(Black Press Media files)

Ottawa fights planned class action against RCMP for bullying, intimidation

The current case is more general, applying to employees, including men, who worked for the RCMP

The federal government is fighting a proposed class-action lawsuit against the RCMP over bullying and intimidation of members, saying the national police force already has a comprehensive policy on harassment and the Mounties have made strides toward modernization.

In a submission to the Federal Court of Canada, lawyers representing the attorney general argue the action spearheaded by two veteran male Mounties, Geoffery Greenwood and Todd Gray, should not be certified.

“This motion is not about whether there is, or has been a harassment problem in the RCMP, or even whether the RCMP leadership has appropriately responded to the problem,” the federal submission says.

“The sole question is whether the proposed claims ought to proceed through the vehicle of a class action. The proposed action fails to satisfy even the law threshold for certification.”

The RCMP has already settled class-action lawsuits involving millions of dollars of payouts for discrimination, bullying and harassment involving female RCMP members and those who served the force in non-policing roles from 1974 onwards.

READ MORE: Second $100M settlement reached in RCMP sexual harassment class action

The current case is more general, applying to employees, including men, who worked for the RCMP in a wide array of roles over the decades. It would, however, exclude women already covered by the other class actions.

Greenwood and Gray, both of whom live in Alberta, allege they were among those subjected to a culture of systemic bullying, intimidation and harassment that was fostered and condoned by the RCMP leadership.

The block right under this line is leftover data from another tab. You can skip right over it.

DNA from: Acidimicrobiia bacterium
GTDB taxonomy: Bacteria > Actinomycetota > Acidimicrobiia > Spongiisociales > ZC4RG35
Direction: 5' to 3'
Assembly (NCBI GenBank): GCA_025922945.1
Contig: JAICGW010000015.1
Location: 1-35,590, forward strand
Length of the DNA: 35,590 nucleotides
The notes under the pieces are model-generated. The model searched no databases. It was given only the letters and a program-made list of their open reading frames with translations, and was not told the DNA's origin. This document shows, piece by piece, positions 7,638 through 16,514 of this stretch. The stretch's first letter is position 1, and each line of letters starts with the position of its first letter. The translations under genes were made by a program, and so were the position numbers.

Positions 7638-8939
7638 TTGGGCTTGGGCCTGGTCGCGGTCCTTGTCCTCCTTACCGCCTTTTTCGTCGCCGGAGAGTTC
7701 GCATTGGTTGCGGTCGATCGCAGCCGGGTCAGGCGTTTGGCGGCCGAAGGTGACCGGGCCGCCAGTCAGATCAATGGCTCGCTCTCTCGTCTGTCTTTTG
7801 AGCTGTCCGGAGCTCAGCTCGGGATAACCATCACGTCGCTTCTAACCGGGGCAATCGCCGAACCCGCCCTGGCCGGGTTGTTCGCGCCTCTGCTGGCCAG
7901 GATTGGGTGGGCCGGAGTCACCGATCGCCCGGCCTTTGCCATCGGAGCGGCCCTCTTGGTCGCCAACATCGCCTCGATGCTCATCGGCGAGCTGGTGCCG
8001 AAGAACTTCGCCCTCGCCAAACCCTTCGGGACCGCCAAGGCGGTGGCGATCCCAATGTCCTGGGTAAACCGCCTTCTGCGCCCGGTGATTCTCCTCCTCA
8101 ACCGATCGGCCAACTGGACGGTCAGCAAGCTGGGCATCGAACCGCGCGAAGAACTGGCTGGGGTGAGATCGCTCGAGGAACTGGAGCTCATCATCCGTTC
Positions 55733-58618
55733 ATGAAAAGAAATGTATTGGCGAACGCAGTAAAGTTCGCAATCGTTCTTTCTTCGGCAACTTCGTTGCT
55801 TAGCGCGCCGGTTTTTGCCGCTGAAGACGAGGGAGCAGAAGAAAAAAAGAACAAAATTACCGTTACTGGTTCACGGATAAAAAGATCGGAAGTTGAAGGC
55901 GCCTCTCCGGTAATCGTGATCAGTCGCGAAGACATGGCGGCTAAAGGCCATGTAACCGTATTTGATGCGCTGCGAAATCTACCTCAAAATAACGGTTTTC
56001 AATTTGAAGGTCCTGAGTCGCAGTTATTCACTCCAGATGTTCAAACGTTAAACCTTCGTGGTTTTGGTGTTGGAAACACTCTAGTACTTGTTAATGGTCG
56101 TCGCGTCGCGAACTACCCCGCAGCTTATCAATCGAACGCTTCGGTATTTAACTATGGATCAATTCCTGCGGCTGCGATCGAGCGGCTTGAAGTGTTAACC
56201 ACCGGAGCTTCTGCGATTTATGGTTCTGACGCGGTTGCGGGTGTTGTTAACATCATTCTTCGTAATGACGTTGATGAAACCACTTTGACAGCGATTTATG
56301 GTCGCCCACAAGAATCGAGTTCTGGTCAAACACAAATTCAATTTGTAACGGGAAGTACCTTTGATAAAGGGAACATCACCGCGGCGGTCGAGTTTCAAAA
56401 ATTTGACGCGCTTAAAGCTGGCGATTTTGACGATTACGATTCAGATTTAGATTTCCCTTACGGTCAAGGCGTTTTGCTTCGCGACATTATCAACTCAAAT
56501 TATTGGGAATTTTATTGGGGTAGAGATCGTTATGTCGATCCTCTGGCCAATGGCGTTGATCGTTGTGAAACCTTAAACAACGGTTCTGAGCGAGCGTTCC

They claim such behaviour was bolstered by barriers that “amplified a stark power imbalance” within the paramilitary structure of the force and prevented members from engaging in collective bargaining or other meaningful redress.

The sole avenue of recourse was through members of the chain of command who were either involved in such behaviour themselves or protected the perpetrators, the plaintiffs say. “This in turn created a toxic work environment, characterized by abuse of power and fear of reprisal.”

More than 800 potential class members from across the country had contacted lawyers handling the action as of last October.

The motion for certification was argued in part during two days of hearings last month. No court date has been set to complete the arguments.

The RCMP has “unequivocally acknowledged” the problem of bullying and harassment and is taking concrete steps to address it, the federal submission says.

“Indeed, concerted and ongoing efforts and resources have been directed to preventing and properly addressing conduct which is, and has always been, contrary to the RCMP Code of Conduct and RCMP policies.”

The Trudeau government has directed new commissioner Brenda Lucki to make the national police force representative of Canada’s diverse population by embracing gender parity and ensuring that women, Indigenous members and minority groups are better reflected in the upper ranks.

The RCMP has worked to implement the scores of recommendations flowing from reports in recent years that documented the police force’s shortcomings, the federal lawyers say. The suggestion that the RCMP actions are insufficient and that a class action is the only way to bring about change ignores these efforts, they add.